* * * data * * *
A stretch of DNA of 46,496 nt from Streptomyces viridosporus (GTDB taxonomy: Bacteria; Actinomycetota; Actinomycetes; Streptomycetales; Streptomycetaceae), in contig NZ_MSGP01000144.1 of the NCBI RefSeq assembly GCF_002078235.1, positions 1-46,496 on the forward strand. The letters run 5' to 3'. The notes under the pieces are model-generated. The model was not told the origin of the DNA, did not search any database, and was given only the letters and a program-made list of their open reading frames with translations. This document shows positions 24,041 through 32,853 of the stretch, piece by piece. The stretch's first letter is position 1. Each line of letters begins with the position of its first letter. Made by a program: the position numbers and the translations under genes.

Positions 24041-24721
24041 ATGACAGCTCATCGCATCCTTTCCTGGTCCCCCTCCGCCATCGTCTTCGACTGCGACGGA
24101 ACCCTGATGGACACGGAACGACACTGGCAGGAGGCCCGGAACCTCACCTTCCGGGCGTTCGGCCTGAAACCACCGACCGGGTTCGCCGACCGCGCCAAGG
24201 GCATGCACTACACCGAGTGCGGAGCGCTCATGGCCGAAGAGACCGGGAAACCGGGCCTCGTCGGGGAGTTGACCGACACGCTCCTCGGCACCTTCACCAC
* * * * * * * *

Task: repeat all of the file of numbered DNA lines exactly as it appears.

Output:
A stretch of DNA of 46,496 nt from Streptomyces viridosporus (GTDB taxonomy: Bacteria; Actinomycetota; Actinomycetes; Streptomycetales; Streptomycetaceae), in contig NZ_MSGP01000144.1 of the NCBI RefSeq assembly GCF_002078235.1, positions 1-46,496 on the forward strand. The letters run 5' to 3'. The notes under the pieces are model-generated. The model was not told the origin of the DNA, did not search any database, and was given only the letters and a program-made list of their open reading frames with translations. This document shows positions 24,041 through 32,853 of the stretch, piece by piece. The stretch's first letter is position 1. Each line of letters begins with the position of its first letter. Made by a program: the position numbers and the translations under genes.

Positions 24041-24721
24041 ATGACAGCTCATCGCATCCTTTCCTGGTCCCCCTCCGCCATCGTCTTCGACTGCGACGGA
24101 ACCCTGATGGACACGGAACGACACTGGCAGGAGGCCCGGAACCTCACCTTCCGGGCGTTCGGCCTGAAACCACCGACCGGGTTCGCCGACCGCGCCAAGG
24201 GCATGCACTACACCGAGTGCGGAGCGCTCATGGCCGAAGAGACCGGGAAACCGGGCCTCGTCGGGGAGTTGACCGACACGCTCCTCGGCACCTTCACCAC